“I wouldn’t tell anyone you have it. They’ll judge you and treat you differently.” “I wouldn’t tell your boss. It could affect your job.”
Sadly, this is often true. I’ve experienced it first hand and usually the ones who give this response are others that have dealt with the repercussions of disclosing their mental illness. I’ve done this many, many times. I’m quite good at it. I push through it. I smile when I am miserable. I slink off somewhere to manage an anxiety attack. I don’t talk to anyone when I am depressed.
When I reveal it, it is often not met kindly. However, that’s the reason I have decided to talk about it even more. The stigma is there because most keep quiet. This is what emboldens me to share my experiences. You never know who is suffering mentally. You can say you have a physical disease and most often, you are treated with concern or empathy. If you mention a mental disorder, the subject gets changed or the conversation get quiet. It’s an isolating experience.
Source: The Diagnostic and Statistical Manual of Mental Disorders, Fifth Edition (DSM-5). Click HERE to purchase. — NOTE: DSM IS AN INVALUABLE BOOK TO HAVE TO HELP YOU UNDERSTAND VARIOUS BRAIN DISORDERS. THIS POST IS AN EXCERPT FROM THE BOOK (DSM5). TO GET MORE INFORMATION ON ANY SPECIFIC BRAIN DISORDER, YOU CAN PURCHASE THIS BOOK OR FIND IT AT YOUR LOCAL LIBRARY. — The Diagnostic and Statistical Manual of Mental Disorders (DSM) is the handbook used by health care professionals in the United States and much of the world as the authoritative guide to the diagnosis of mental disorders. DSM contains descriptions, symptoms, and other criteria for diagnosing mental disorders. It provides a common language for clinicians to communicate about their patients and establishes consistent and reliable diagnoses that can be used in the research of mental disorders. It also provides a common language for researchers to study the criteria for potential future revisions and to aid in the development of medications and other interventions.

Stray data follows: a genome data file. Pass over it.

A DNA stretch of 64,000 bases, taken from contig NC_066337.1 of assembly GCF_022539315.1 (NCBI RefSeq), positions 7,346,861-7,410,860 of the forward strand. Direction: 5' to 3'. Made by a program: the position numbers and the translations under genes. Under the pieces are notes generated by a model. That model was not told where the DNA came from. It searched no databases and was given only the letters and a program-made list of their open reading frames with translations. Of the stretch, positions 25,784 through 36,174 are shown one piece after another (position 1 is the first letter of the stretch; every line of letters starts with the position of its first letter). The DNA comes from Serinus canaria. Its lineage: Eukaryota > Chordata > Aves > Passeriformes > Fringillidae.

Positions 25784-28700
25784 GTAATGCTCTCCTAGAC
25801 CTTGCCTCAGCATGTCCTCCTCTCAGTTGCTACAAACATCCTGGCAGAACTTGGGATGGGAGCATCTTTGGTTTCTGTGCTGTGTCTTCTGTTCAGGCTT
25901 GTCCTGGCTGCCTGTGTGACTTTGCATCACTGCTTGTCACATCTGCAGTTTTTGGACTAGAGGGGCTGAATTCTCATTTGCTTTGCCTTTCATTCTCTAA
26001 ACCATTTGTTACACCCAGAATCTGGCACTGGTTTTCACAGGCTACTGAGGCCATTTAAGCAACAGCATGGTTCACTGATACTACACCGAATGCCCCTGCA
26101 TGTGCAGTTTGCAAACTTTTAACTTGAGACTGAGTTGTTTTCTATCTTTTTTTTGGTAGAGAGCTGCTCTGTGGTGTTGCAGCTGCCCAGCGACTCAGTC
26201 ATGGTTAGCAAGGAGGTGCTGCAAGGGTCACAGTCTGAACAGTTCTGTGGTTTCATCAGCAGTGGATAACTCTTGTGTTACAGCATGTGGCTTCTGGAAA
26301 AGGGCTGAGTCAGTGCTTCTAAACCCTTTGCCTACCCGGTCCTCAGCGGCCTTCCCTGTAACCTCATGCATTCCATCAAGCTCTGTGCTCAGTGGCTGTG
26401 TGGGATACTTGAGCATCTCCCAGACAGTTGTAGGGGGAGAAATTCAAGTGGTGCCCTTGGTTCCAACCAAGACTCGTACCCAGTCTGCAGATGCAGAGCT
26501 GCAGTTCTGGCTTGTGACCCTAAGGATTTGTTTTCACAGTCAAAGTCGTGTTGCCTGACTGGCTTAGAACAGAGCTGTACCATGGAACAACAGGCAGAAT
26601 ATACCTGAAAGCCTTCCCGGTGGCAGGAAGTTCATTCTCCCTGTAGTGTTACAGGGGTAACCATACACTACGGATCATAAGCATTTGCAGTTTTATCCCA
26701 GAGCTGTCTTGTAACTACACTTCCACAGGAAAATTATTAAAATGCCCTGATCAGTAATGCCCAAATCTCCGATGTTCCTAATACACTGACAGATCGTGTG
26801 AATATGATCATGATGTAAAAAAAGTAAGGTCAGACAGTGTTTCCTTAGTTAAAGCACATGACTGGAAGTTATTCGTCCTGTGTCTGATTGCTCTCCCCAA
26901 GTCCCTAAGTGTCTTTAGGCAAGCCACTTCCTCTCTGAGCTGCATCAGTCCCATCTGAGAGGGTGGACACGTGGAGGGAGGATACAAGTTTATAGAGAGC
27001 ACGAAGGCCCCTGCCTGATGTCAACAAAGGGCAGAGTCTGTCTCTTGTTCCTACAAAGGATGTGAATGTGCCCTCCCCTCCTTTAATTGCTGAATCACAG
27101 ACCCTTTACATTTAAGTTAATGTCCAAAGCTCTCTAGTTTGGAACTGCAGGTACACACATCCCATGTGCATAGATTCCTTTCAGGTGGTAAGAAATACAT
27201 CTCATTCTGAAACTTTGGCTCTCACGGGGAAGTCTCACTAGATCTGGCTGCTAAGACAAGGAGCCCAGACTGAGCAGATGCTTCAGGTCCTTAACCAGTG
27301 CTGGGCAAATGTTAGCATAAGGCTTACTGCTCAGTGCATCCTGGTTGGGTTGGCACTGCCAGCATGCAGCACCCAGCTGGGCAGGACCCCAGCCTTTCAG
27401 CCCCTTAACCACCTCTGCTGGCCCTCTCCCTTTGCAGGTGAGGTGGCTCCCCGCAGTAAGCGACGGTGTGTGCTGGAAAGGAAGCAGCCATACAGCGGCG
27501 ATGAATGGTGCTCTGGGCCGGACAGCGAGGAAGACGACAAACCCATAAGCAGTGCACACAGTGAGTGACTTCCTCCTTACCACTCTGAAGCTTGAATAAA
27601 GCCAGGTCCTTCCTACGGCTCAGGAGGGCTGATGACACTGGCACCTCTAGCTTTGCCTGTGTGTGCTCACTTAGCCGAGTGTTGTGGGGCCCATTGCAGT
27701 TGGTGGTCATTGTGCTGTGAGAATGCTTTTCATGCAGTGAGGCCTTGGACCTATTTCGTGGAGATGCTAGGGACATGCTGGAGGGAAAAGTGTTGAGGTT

Bipolar I Disorder
For a diagnosis of bipolar I disorder, it is necessary to meet tlie following criteria for a manic episode. The manic episode may have been preceded by and may be followed by hypo- manic or major depressive episodes.
A. A distinct period of abnormally and persistently elevated, expansive, or irritable mood and abnormally and persistently increased goal-directed activity or energy, lasting at least 1 week and present most of the day, nearly every day (or any duration if hospitalization is necessary).
B. During the period of mood disturbance and increased energy or activity, three (or more) of the following symptoms (four if the mood is only irritable) are present to a significant degree and represent a noticeable change from usual behavior:
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